Candidates in the Fox Business undercard debate didn’t answer questions, they just gave stump speeches to questions they wanted to respond to. For instance, Chris Christie used a pivot to Hillary Clinton as a get out of jail free card 11 times. Bobby Jindal fear-mongered about Hillary Clinton 5 times.
The undercard debate questions were sometimes so out of reality and geared toward a soundbite answer they seemed like the network was giving free ad time to the candidates. This makes sense because after the Republicans whined so much about the CNBC debate moderators and hammered them for asking tough questions, Fox Business is following in the footsteps of its parent company in being a friend to Republicans.
Politico reported that unlike CNBC, Fox Business network took great pains to make sure the candidates were comfortable in their greenrooms and to scrub questions to get rid of “bias.”
Those who have been briefed on the network’s plans say it wants its debate to be what CNBC’s wasn’t: policy-focused and chaos-free. One senior Fox Business official said the network was spending the final hours in the run-up to the program carefully scrubbing questions to ensure they “squeezed out nonsense and bias.”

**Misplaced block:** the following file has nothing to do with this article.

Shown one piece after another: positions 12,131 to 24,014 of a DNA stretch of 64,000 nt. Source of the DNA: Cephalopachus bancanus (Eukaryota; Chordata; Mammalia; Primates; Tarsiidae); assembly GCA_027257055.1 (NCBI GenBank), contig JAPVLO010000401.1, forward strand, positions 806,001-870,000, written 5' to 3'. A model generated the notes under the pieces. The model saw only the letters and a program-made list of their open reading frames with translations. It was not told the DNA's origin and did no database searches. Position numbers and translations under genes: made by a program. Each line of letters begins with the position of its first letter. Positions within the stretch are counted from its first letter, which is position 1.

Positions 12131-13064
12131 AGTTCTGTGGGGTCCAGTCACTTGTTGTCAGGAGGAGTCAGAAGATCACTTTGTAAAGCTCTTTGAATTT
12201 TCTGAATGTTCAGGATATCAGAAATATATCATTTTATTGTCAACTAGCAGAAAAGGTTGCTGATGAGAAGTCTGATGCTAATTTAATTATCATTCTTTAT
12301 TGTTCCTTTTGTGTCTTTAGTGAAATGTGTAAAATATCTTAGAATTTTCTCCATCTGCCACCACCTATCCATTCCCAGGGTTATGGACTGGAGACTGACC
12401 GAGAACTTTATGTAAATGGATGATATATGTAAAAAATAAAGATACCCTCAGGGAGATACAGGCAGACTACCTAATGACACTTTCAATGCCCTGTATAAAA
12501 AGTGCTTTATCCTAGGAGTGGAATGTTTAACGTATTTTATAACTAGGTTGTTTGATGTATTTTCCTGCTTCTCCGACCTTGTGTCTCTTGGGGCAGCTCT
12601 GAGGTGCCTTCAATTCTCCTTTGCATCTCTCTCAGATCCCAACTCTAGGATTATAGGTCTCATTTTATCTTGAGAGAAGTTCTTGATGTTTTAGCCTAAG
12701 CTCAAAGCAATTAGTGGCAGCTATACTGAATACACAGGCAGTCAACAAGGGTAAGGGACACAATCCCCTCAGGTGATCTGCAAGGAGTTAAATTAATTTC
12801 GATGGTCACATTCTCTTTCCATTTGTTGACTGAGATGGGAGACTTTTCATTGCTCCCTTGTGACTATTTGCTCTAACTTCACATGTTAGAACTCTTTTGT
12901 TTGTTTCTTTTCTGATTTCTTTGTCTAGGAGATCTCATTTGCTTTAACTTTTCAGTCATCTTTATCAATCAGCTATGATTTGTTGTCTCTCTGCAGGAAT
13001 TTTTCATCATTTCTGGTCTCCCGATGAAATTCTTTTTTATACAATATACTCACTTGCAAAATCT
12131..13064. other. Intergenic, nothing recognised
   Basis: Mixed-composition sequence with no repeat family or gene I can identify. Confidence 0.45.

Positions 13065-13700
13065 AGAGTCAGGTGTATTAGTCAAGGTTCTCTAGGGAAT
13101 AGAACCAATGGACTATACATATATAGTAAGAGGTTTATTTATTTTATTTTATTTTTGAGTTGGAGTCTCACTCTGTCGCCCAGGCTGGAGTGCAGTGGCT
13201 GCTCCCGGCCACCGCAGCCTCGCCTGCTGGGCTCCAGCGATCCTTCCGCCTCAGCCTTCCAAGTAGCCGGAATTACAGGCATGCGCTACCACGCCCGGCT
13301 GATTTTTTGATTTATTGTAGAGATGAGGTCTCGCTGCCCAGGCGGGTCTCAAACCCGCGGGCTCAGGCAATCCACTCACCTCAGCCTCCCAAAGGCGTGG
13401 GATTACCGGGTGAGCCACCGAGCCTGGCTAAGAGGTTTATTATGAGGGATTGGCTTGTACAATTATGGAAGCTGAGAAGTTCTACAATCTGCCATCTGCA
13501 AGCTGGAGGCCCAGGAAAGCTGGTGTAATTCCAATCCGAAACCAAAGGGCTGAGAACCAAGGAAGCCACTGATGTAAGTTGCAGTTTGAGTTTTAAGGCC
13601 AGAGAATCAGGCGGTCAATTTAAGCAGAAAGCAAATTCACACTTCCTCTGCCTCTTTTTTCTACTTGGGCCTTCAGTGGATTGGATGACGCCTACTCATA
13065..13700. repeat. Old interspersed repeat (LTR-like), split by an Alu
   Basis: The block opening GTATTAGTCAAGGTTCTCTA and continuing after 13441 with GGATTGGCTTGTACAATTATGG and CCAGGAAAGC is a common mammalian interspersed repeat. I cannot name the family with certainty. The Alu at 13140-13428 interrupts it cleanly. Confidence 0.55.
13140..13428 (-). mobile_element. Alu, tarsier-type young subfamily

Scrubbed for bias must mean scrubbed for any issue that would be tough to answer. This could be why they started off with a question about how Americans hate Obamacare and then launched into a fictional world where the economy is super bad and President Obama is driving jobs out of the country. Although moderators asked a few questions in which they pointed out that Obama had added jobs, there was absolutely no push back on outright fictional answers or fact-checking.
It was a snoozer of a debate, and hopefully the end of the undercard debates, but if it was a preview of how Fox Business will handle the main event, it’s a propaganda fest.
Ms. Jones is the co-founder/ editor-in-chief of PoliticusUSA and a member of the White House press pool.
Sarah hosts Politicus News and co-hosts Politicus Radio. Her analysis has been featured on several national radio, television news programs and talk shows, and print outlets including Stateside with David Shuster, as well as The Washington Post, The Atlantic Wire, CNN, MSNBC, The Week, The Hollywood Reporter, and more.
Sarah is a member of the Society of Professional Journalists.